At Fifth Ring we fully understand the energy industry. We comprehend the cyclical nature of boom and bust. We’ve helped our clients communicate out of downturns and maximised their visibility during upturns. But we’ve never known a time as crazy as this. And neither has the industry.
However bad a situation might be, people will often look for the positives.
The lack of traffic on our roads and in our skies due to the COVID-19 lockdown has lead to two things occurring: one; noise pollution has fallen significantly and two; many cities around the world have witnessed a fall in air pollution.
Over the last four years since the collapse of the oil price and the resulting downturn in activity, much has been made of the oil and gas industry’s ability to withstand whatever troubles it is faced with. The phrase “survival of the fittest” has often been heard in company office discussions to indicate that only the strong will be able to endure the challenges currently being experienced.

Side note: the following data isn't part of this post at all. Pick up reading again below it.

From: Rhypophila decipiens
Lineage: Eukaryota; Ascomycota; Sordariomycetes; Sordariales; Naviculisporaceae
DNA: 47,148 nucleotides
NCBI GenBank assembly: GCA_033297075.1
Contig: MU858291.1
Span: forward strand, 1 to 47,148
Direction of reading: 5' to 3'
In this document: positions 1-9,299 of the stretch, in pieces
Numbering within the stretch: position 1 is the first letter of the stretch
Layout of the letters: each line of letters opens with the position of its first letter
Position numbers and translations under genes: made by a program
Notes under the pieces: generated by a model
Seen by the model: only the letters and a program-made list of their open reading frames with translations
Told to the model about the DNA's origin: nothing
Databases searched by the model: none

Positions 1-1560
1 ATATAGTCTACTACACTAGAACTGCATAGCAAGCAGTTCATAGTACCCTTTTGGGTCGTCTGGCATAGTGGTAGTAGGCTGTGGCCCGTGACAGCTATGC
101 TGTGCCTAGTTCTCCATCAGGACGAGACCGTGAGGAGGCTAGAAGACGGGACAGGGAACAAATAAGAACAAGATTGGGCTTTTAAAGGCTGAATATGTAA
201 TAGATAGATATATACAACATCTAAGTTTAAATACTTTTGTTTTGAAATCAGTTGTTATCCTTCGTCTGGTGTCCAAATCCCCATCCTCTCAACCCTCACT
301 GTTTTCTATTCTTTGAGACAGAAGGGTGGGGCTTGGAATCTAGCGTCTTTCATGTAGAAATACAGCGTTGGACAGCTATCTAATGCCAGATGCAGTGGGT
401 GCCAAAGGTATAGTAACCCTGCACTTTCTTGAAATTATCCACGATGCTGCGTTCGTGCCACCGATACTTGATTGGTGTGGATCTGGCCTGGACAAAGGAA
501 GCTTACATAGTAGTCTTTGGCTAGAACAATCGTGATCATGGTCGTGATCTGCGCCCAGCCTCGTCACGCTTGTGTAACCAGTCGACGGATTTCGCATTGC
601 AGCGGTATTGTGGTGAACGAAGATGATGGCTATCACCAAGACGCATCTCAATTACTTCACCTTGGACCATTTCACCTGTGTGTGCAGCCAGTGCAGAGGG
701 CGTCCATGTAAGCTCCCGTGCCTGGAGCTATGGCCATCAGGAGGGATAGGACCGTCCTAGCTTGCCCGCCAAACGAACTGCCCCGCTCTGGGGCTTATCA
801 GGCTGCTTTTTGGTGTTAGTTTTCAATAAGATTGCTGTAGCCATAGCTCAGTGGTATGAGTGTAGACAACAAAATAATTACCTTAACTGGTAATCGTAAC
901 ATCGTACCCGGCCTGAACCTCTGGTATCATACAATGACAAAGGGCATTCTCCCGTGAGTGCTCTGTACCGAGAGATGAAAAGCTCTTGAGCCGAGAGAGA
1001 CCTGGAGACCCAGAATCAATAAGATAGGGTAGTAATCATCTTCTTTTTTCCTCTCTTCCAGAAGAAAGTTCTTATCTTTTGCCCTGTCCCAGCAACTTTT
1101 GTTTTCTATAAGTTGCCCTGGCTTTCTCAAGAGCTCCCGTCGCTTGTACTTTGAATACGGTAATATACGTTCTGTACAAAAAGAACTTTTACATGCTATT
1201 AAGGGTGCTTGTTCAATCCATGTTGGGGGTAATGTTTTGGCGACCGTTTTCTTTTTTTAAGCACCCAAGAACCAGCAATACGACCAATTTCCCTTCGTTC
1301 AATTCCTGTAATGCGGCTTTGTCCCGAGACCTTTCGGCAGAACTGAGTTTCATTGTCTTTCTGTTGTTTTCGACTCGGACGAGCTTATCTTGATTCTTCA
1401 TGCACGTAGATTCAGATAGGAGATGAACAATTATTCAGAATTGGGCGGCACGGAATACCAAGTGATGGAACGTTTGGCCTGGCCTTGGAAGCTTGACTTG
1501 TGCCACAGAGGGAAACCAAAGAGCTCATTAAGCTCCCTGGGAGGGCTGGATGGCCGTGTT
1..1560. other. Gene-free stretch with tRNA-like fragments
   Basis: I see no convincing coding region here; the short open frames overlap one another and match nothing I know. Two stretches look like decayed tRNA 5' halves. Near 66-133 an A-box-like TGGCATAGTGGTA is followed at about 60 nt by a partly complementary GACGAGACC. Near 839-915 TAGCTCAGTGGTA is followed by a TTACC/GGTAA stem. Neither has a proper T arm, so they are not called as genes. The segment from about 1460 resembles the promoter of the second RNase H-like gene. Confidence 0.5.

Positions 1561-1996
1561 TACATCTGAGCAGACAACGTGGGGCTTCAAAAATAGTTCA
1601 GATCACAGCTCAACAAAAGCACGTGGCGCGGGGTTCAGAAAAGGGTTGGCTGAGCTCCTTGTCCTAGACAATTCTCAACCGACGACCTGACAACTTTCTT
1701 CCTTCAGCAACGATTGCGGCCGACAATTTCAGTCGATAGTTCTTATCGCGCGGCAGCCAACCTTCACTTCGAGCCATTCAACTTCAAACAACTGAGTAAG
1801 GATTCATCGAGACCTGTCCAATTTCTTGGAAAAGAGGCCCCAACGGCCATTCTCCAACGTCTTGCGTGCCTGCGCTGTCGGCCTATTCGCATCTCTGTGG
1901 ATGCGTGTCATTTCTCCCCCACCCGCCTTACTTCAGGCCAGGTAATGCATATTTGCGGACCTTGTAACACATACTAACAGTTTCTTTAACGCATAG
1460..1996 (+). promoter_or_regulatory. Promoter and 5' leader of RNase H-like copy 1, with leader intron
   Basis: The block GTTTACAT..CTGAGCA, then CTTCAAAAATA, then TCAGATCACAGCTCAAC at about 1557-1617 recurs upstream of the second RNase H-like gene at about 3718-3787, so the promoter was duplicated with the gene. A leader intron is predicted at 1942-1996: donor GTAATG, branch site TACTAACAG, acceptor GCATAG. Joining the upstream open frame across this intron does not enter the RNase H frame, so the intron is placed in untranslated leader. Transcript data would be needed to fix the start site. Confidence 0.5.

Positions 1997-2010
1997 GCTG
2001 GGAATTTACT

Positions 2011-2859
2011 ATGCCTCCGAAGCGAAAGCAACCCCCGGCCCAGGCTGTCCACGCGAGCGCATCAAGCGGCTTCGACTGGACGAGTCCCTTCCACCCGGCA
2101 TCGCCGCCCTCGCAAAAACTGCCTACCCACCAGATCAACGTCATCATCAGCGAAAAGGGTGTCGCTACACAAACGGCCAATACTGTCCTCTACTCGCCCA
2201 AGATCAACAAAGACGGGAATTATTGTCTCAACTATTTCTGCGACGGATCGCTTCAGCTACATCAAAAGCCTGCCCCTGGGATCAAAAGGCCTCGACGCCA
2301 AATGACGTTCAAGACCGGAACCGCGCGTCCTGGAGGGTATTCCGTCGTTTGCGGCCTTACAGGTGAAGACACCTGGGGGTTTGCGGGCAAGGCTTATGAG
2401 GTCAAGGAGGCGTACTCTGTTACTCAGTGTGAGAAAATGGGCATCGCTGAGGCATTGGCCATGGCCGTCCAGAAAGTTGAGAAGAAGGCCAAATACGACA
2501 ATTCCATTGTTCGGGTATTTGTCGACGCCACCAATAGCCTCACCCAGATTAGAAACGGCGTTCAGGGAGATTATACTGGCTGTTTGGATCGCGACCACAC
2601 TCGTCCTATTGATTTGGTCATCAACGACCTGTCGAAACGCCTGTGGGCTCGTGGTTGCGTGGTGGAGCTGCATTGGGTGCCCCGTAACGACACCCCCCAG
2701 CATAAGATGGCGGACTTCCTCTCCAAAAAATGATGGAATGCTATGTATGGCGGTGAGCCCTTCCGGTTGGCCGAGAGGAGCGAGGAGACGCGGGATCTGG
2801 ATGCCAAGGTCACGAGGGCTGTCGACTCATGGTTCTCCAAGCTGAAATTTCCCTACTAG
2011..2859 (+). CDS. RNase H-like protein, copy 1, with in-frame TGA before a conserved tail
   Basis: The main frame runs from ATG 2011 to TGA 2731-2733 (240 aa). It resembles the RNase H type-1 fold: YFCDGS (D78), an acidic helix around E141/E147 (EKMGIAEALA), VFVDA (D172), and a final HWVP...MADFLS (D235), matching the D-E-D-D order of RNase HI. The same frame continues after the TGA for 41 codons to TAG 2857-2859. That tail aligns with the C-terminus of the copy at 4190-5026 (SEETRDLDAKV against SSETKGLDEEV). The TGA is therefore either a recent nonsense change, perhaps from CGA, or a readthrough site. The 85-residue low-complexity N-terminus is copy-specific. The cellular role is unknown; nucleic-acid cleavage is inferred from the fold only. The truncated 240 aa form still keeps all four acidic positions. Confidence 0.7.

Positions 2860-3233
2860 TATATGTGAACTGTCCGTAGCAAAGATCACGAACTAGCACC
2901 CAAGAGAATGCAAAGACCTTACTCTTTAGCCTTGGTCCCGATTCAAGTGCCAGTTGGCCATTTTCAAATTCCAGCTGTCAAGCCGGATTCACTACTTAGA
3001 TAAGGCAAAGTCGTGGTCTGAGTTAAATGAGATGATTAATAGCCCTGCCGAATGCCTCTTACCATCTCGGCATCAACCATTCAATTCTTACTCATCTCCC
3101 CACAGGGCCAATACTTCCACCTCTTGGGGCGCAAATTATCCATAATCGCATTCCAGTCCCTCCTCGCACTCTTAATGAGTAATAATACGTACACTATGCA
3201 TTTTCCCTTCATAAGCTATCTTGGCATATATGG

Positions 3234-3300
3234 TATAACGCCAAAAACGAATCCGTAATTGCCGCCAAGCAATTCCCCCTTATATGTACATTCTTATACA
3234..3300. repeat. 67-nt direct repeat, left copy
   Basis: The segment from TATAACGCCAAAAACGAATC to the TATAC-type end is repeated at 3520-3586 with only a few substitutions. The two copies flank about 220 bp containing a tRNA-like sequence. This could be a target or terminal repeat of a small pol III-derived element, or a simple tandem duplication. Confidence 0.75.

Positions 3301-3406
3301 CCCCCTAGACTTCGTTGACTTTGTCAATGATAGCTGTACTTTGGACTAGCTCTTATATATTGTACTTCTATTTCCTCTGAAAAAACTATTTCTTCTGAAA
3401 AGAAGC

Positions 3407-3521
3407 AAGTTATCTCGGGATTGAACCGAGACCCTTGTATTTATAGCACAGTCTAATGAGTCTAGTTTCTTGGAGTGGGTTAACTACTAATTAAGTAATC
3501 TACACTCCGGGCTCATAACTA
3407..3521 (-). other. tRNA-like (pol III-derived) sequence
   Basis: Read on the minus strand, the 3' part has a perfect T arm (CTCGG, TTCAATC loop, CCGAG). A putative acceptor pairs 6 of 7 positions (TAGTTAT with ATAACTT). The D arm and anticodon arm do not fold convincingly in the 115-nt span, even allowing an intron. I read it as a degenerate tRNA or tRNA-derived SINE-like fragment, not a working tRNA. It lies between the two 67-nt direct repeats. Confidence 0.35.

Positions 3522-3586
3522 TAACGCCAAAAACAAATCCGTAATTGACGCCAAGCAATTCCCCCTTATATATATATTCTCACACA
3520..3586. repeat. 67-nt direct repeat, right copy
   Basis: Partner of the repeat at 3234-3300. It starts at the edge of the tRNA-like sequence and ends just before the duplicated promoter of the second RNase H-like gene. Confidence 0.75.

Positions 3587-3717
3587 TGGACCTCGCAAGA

The first offshore mobile drilling platform was constructed in 1949 in just 20 feet of water. Exactly 70 years later, Total is expected to drill 3,600 meters (11,811 feet) later this year, setting a new record.
The dust has now settled on Offshore Europe, the biennial exhibition and conference held in Aberdeen that brings together the global oil and gas industry, and it was a show that gave us much to consider.
Topics: Energy Insight
Offshore Europe, the biennial exhibition and conference for the international oil and gas industry held in Aberdeen, will soon be upon us once again. The event has been a staple in the industry calendar for more than 40 years. But with a new venue – P&J Live at Bucksburn on the western outskirts of the city –, it’s a good time for exhibitors to rethink their approach to the show.
Recent debates have placed the climate change challenge at the front and centre of the international news agenda as organisations around the world re-examine their strategies in the context of reducing greenhouse gas (GHG) emissions.